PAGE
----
A new campaign by UK charity GambleAware uses gentle humor, rather than outright scare tactics, to persuade young men that they might live to regret the bets they made when they were drunk or bored.
The ads, by M&C Saatchi, includes a new spot seen here, which features an inebriated man in a kebab shop toying with the idea of betting on a central American Cup fixture. He is instantly transported to a TV studio in Panama where he is mocked, in Spanish, by the local pundits for his lack of knowledge of the teams involved.
In another ad, which broke last week, a man slips into the kitchen to make a sneaky bet while watching TV with his girlfriend. Suddenly he finds himself immersed in another world, pitch-side at soccer club Queens Park Rangers' stadium, being interrogated by BT Sport’s Matt Smith and former Welsh internationals Dean Saunders and Danny Gabbidon about why he's being so foolish and chasing up his losses with another bet.
A final spot, yet to air, will see a bored office worker placing a bet while at work. Chris Palmer of Gorgeous directed all three ads.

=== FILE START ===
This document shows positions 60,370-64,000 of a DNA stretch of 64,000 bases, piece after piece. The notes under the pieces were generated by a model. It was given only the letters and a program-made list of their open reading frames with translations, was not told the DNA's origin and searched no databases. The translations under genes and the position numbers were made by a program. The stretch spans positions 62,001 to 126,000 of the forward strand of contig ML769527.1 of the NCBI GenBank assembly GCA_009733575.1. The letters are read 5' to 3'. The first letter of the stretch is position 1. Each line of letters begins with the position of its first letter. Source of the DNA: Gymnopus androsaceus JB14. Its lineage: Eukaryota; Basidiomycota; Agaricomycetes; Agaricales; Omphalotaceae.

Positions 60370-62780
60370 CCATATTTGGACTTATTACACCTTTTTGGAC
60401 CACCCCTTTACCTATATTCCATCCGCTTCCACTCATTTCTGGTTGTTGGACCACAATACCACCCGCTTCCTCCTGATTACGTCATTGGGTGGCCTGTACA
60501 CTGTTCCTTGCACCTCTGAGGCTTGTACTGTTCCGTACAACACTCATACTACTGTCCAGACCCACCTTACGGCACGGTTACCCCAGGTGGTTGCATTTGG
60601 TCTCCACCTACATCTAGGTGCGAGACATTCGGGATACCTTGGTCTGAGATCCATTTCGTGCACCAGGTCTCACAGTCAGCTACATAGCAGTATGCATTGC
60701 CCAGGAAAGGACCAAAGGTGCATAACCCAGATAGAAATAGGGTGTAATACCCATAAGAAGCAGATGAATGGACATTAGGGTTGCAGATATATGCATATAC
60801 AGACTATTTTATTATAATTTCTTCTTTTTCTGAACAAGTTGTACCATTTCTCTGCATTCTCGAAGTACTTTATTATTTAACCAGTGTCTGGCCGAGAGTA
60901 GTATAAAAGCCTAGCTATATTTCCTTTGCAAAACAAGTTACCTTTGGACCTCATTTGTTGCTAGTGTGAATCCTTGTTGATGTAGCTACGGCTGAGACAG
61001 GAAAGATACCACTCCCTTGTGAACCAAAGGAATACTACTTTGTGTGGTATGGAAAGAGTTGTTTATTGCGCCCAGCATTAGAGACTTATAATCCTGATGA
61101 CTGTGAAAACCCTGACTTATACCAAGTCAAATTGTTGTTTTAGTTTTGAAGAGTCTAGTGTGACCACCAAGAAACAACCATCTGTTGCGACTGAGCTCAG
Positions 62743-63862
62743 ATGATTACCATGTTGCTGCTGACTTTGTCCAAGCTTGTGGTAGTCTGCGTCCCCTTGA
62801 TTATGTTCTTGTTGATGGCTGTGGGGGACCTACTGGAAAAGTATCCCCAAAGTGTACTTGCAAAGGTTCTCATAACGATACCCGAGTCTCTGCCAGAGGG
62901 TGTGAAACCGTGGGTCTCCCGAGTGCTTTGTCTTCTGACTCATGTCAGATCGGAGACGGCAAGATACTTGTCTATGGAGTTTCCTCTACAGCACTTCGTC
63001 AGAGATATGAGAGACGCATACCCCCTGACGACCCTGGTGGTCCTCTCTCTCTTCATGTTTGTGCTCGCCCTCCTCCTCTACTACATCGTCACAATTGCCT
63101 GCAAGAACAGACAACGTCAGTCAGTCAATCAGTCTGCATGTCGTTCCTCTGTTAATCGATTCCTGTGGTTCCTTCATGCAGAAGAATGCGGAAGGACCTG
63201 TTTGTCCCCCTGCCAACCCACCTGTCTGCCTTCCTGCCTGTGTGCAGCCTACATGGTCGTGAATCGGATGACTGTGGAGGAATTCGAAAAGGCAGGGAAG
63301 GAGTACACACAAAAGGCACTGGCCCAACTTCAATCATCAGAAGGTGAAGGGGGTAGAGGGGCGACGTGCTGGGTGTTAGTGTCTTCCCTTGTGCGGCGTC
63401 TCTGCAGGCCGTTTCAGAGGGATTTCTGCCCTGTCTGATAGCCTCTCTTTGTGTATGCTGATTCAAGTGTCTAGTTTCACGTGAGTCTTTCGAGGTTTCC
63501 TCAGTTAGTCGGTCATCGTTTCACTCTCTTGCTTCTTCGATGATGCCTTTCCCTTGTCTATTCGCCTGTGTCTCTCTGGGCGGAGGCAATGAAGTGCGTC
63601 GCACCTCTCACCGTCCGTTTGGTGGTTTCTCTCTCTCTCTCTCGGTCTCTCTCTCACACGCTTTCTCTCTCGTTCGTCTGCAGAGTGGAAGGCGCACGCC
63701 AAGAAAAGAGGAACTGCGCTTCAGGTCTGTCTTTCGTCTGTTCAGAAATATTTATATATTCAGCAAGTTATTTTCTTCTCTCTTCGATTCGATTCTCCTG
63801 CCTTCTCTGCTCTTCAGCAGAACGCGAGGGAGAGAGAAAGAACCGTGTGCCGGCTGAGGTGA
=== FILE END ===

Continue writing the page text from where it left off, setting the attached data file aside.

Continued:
The campaign aims to encourage self-reflection among the estimated at 2.4 million British men aged 16-34 who gamble regularly on sport, mainly online. It's also designed to help their friends and partners recognize the signs. It focuses on stopping people from being drawn into more problematic gambling behavior.
Professor Sian Griffiths, GambleAware Trustee and deputy chair, Public Health England (interim) said: “The Bet Regret campaign is about raising awareness of behaviors that people might not always recognize as impulsive or risky, such as sports betting when drunk, bored or chasing losses. We want people to identify with the campaign, realize they too have those kick-yourself moments when betting and reflect on their behaviors, thus preventing future ill-considered bets which are so often the pathway towards harm.”